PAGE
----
Chasing Down Your SaaS Integration Options

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I just can't help but think organizations may be repeating in the cloud the same integration mistakes they made with on-premise databases and computer systems years ago. And this recent post by David Menninger, vice president and research director of Ventana Research, certainly doesn't make me feel better about the situation.


The rise in SaaS and cloud-based applications is growing, writes Menninger, and with it, new software silos, with "new corporate data repositories that must be integrated with other enterprise data and must be managed as a whole," he states.


I know people like to think that the whole IT/business alignment discussion is a dead end, but once again, we see it at the root of another integration challenge. This time, the disconnect is happening with line-of-business leaders, who Menninger says "see such solutions as addressing their immediate concerns for rapid deployment with minimal capital outlays, but these business folks may not be aware of the data challenges associated with moving to the cloud."


No kidding. And their lack of foresight-which probably could be avoided with a simple sit-down with IT-means there's no underlying data integration infrastructure that can be used to bring this data on premise. Menninger points out this leaves users with few options beyond cutting and pasting data or exporting it to a spreadsheet. Hoorah! More spreadsheets-just what organizations need, right?


Okay-so how do we fix this? Menninger looks at seven different options for tackling the SaaS data integration problem-most of which I've written about at some time or another. You can read his summary on his post, which does a great job of offering the pros and cons of each, but for further reading, I've linked to some past posts and interviews featuring these solutions:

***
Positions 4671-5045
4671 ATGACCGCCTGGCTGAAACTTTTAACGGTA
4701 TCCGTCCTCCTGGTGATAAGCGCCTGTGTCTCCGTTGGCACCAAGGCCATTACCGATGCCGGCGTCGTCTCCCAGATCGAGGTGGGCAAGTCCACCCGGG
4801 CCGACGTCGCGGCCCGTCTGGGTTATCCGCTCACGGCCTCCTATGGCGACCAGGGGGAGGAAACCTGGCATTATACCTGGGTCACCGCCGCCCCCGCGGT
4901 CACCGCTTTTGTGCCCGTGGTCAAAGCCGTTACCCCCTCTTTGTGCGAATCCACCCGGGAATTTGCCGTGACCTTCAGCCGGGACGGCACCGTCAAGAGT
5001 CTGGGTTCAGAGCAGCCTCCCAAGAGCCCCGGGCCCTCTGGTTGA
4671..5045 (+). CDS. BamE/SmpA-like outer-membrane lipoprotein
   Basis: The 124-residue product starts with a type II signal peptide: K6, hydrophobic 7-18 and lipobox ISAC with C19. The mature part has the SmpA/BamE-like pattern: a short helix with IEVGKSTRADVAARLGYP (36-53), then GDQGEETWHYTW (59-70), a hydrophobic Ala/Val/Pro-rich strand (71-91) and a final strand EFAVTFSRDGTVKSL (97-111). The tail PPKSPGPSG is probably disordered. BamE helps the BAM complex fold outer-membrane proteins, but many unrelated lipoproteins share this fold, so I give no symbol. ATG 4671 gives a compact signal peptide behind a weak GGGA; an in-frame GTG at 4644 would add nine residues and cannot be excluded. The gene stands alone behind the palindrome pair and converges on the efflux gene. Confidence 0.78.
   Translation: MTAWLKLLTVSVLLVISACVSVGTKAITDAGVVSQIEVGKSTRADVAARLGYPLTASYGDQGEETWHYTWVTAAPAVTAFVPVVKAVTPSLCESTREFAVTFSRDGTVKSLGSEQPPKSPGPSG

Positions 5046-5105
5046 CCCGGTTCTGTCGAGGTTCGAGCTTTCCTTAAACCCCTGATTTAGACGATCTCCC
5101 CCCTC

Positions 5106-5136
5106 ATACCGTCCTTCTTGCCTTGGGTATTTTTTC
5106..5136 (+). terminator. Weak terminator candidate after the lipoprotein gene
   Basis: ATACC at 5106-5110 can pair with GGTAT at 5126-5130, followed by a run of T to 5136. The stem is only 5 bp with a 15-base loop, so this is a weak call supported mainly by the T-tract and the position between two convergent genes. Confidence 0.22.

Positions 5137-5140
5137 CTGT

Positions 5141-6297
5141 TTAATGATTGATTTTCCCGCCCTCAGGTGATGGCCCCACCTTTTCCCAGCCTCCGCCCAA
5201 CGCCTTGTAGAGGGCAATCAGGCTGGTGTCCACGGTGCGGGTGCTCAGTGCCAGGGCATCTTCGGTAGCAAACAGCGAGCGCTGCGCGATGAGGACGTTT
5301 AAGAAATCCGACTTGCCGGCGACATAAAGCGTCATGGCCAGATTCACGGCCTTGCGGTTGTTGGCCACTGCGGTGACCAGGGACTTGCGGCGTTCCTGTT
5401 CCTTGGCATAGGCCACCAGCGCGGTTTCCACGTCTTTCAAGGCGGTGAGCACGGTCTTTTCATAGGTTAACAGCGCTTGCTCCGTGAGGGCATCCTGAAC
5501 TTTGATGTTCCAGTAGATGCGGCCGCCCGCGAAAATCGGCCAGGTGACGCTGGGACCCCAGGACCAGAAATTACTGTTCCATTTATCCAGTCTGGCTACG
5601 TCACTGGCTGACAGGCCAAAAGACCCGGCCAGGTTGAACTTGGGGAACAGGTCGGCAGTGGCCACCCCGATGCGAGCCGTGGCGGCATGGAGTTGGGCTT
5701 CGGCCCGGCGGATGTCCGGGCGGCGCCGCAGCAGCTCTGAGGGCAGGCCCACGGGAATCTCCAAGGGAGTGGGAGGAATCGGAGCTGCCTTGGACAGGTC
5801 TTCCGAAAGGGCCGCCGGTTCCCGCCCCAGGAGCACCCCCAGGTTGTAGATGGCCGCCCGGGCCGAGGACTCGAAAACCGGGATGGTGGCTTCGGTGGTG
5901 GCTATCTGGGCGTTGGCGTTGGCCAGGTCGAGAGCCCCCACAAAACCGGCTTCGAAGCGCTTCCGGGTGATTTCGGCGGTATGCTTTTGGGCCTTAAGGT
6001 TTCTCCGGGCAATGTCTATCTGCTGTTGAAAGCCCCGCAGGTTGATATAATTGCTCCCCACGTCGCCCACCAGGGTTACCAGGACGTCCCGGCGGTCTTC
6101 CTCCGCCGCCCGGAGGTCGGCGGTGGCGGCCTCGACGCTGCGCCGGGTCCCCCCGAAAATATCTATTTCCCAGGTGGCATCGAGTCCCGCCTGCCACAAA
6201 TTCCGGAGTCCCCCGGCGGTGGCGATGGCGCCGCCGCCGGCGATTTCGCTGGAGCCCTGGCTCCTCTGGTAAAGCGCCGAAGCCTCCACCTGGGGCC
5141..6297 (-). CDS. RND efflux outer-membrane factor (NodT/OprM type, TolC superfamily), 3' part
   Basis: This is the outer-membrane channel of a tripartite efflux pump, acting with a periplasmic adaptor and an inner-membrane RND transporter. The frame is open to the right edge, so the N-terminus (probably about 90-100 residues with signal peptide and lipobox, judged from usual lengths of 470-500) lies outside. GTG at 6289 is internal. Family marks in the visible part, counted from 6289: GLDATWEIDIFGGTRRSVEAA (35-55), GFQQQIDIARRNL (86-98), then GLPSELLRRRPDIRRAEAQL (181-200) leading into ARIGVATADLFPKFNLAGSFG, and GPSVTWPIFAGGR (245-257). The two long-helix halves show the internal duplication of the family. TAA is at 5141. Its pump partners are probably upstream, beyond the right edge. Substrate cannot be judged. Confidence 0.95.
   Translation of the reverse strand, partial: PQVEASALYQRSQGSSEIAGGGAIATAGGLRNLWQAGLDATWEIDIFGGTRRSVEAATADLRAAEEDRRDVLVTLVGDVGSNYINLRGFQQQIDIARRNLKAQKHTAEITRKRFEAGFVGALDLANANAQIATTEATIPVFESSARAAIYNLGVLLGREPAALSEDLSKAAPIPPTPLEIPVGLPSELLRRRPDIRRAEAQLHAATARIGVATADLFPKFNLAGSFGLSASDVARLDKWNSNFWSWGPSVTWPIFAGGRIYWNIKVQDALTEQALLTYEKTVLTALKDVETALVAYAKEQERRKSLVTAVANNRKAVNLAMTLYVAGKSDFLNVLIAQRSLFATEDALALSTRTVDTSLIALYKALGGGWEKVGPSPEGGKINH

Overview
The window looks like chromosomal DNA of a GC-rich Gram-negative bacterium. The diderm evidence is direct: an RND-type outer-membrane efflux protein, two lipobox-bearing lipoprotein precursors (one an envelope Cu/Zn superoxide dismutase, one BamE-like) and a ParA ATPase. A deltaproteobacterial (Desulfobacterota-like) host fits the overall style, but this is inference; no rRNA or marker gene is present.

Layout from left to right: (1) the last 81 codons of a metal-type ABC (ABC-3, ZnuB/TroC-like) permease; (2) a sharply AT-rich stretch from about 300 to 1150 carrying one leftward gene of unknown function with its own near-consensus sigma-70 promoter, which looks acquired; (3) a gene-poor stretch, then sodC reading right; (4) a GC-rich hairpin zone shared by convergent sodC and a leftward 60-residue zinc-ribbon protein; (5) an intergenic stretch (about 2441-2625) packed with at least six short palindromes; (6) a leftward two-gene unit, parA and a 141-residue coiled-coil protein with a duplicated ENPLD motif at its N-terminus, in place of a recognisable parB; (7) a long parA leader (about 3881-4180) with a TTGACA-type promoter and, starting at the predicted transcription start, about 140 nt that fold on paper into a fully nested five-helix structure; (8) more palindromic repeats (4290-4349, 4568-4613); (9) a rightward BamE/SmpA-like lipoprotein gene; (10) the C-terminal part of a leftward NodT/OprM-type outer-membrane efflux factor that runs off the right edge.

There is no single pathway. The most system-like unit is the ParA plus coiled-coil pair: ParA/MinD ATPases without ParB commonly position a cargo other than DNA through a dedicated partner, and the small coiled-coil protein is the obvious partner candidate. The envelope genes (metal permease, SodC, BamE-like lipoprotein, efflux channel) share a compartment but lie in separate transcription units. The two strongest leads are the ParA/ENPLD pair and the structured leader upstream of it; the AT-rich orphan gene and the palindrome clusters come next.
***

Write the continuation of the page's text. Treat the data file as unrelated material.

1. Informatica, which actually offers five different levels of SaaS integration solutions
  2. Pervasive Software, which offers Pervasive Data Integrator v10 Cloud Edition
  3. iWay Software, which supports both structured data and can integrate on-premise systems with data from Salesforce.com's collaboration technology, Chatter
  4. Cast Iron, which was recently acquired by IBM and also integrates with Chatter, in addition to supporting data integration via the cloud
  5. Boomi, which offers AtomSphere and was recently acquired by Dell-Menninger expects this offering to be expanded to better accommodate enterprises
  6. SnapLogic, which offers a "store" to buy and sell connectors via open source
  7. Jitterbit, whose CloudReplicate creates and synchronizes a copy of Salesforce.com data in a separate RDBMS instance in the cloud. Jitterbit offers a hosted, cloud-based integration solution for those of you who prefer to "outsource" integration.


And those are just the vendors he found at DreamForce, which is sponsored by Salesforce.com. One of the reasons I've been hesitant to make such a list is that it seems to grow every day.


For instance, his list is missing Magic Software, which offers a SaaS integration via its uniPaaS and iBolt solutions. It's also missing Hubspan, which focuses on business process integration that includes on-premise to cloud integration. Plus, according to Hubspan's Margaret Dawson, more B2B integrators are also moving into this terrain.


And when you specifically look at solutions that only focus on integrating on-premise with Salesforce, the list quickly grows long and unwieldy, as this compilation on Elay's CRM blog shows. Elaya Raja is a Salesforce consultant for an IT company in India. He is on Twitter, and given his tweets, I suspect he might do consulting work on Eloqua integration.


I'm sure I'll hear from more vendors after this publishes. Please feel free to add a comment to this post so readers can know their options. Certainly, there are plenty of vendors moving in the SaaS integration space, but it's still a new market and comparisons are tricky. There's just no getting around it-to find the right solution, you'll have to do your homework. Hopefully, these lists will give you a starting point.